Behind Enemy Lines: Lions

The Bears are heavily favored to win their third straight NFC North title, but could one of their division rivals make a run at it? Lions expert Nate Caminata drops by to detail everything that has happened in Detroit this offseason. Why is Jon Kitna so confident? How good can Calvin Johnson be right away? Who will replace Dre' Bly at corner? Find out the answers inside.

John Crist: A lot of players have been running their mouths lately as to how good the team is going to be this season, specifically quarterback Jon Kitna and wide receiver Mike Furrey. Are you drinking their kool-aid, or are your expectations a little more in check?

Nate Caminata: I've personally never understood the criticism of players that have high expectations or a positive outlook. Are they expected to respond to the question, "We're looking mediocre, maybe 7-9 or 8-8"? Morale and confidence play as big of a role in success on the football field as talent, so I don't think it's kool-aid as much as it is players who believe in each other and the team. It's too early, in my opinion, for any media member of any team to form any kind of reasonable season forecast. Many things happen between now and the end of training camp, for both the good and the bad.

I do feel the Lions roster has witnessed significant upgrades, the coaching staff has another year under its belt, and many of the fresh faces in 2006 have had a chance to build chemistry – and none of those factors can hurt the team's chances in 2007.

JC: Review what Detroit did in free agency and trades this offseason. Who are the key additions, who was sent packing, and who might be missed?

NC: The team did a nice job acquiring support in the offensive backfield, both via trade and free agency. The addition of T.J. Duckett (Atlanta) and Tatum Bell (via trade/Denver) are significant because of two reasons. First, Kevin Jones, while the most talented back on the roster, isn't the most reliable. And two, it gives Mike Martz more toys to operate with in his offense. Defensively, the key acquisition was defensive end DeWayne White. White shores up the absence of James Hall (traded to St. Louis) but gives the team an every-down threat that has experience in Rod Marinelli's version of the Tampa 2 defense.

The biggest loss would easily be Dre' Bly. While Bly was a locker room cancer and on the downside of his career, it's difficult to argue his on-field production. Quite simply, he was the most productive Lion in the past several years. Making matters worse, the team didn't necessarily make an effort to replace him in the secondary. That could haunt the team in 2007.

JC: Look back at the Lions' draft and evaluate how they did. Most everyone agreed that wide receiver Calvin Johnson was the best player available, but who else do you believe can step in and contribute right away?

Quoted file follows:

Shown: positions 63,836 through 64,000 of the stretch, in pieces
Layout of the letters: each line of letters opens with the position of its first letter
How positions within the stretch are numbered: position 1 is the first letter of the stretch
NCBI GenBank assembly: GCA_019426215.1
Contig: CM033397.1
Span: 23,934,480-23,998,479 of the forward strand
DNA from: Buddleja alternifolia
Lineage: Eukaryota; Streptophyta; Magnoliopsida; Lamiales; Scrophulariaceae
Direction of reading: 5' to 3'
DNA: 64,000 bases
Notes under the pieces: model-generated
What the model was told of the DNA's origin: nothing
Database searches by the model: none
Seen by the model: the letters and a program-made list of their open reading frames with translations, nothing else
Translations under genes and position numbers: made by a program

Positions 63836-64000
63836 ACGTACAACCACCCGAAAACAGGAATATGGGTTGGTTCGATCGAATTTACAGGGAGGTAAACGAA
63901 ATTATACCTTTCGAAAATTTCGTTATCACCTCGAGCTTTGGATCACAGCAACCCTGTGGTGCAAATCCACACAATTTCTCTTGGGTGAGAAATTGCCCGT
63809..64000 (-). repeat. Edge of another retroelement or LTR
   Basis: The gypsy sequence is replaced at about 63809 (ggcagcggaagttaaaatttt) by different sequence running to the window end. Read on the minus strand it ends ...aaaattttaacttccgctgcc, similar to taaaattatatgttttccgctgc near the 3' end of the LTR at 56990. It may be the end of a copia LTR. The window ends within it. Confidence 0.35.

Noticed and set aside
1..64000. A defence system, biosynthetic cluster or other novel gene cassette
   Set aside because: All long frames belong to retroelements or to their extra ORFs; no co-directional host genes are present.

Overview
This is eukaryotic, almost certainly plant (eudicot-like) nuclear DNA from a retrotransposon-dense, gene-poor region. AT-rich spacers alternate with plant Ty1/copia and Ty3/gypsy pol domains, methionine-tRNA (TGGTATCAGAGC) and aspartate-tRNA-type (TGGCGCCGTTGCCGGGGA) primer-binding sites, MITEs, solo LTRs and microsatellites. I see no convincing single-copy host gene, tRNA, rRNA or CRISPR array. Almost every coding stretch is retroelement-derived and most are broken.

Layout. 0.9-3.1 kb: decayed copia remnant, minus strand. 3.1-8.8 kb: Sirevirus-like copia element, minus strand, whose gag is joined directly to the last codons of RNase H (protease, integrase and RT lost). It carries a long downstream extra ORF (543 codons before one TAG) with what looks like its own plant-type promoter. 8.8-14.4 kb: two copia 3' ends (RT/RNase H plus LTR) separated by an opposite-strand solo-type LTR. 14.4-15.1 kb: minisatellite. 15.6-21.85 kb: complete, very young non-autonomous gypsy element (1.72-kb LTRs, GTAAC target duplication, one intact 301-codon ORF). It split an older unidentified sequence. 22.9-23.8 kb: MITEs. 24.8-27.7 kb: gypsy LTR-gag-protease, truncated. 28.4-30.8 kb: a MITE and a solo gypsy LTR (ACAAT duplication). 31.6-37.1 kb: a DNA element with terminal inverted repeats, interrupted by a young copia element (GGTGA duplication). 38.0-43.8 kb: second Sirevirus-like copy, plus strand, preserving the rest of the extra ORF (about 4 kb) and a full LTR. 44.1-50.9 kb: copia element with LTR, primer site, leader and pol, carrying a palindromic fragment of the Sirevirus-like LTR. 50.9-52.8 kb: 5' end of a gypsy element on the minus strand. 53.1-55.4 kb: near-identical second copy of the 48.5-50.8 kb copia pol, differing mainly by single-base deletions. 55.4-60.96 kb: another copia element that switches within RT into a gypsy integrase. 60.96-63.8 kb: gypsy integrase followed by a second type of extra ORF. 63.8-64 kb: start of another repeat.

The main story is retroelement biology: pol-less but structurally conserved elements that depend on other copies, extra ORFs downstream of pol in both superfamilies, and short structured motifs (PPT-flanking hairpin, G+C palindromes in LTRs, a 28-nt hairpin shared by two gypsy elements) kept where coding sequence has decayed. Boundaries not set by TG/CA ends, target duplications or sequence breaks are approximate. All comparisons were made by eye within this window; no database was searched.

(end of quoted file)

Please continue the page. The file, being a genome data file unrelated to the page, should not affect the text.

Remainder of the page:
NC: Johnson will obviously be an immediate impact player and improve the players around him. However, much of Detroit's draft was concentrated on depth, or at least providing it to positions of need. Martz will groom Drew Stanton to eventually unseat starting quarterback Jon Kitna in the next two years, while later round selections – cornerback A.J. Davis, linebacker Johnny Baldwin and offensive guard Manuel Ramirez – are long-term projects.

Two players of interest are defensive end Ikaika Alama-Francis and safety Gerald Alexander. Each possesses incredible athletic prowess and could see immediate playing time should they transition well. Alama-Francis is built in the Jason Taylor mold, making him a player that both the coaching staff and media will be watching intently.

Brian Bahr/Getty Images

JC: Offensively, what's the status of running back Kevin Jones' injury? When does the team expect him back, and does he have a chance to finally live up to his immense talent this season?

NC: The prevailing thought is Jones will be OK, but only time will truly tell. The type of injury he suffered can end careers, or it can be shrugged off during an offseason depending on the severity. It isn't thought that the injury he suffered did extensive damage, but given his hard-nosed, north-south mentality, it has the potential to give him long-lasting affects.

I believe if he can make it through the last portion of training camp – he'll likely be heldout in the initial weeks – and the preseason and emerge as the better of the running backs, he will be fine. However, if his repetitions drop and Bell or Duckett share the bulk of the duties, it could be early signs that the injury will have a disastrous affect on what could be a stellar career.

JC: As for the defense, who is going to take the place of Dre' Bly at cornerback? The secondary wasn't especially good in 2006 with him, so could it be even worse in 2007 without him?

NC: No one will replace Dre' Bly, and I think the Lions knew that when they traded him. Still, Bly did not fit the Cover-2 mold, and privately the team felt he hurt more than helped the locker room in Detroit. They will turn to Stanley Wilson, who doesn't have the explosiveness or big-play ability of Bly but is a solid replacement. The Lions will still seek potential corners during the remainder of the offseason, but if Wilson struggles, they will pursue a big name in next year's free-agency market.

The rest of the secondary is still iffy. The team has a nice set of safeties in Daniel Bullocks and Kenoy Kennedy, and Fernando Bryant is a tested – albeit health-challenged – veteran at one corner spot. If there's any preconceived weakness in 2007 for the Lions, it's in the secondary.

To read Part II of this series, where John answers five questions from Nate, Click Here.

John Crist is the Editor in Chief of Nate Caminata is the Publisher of

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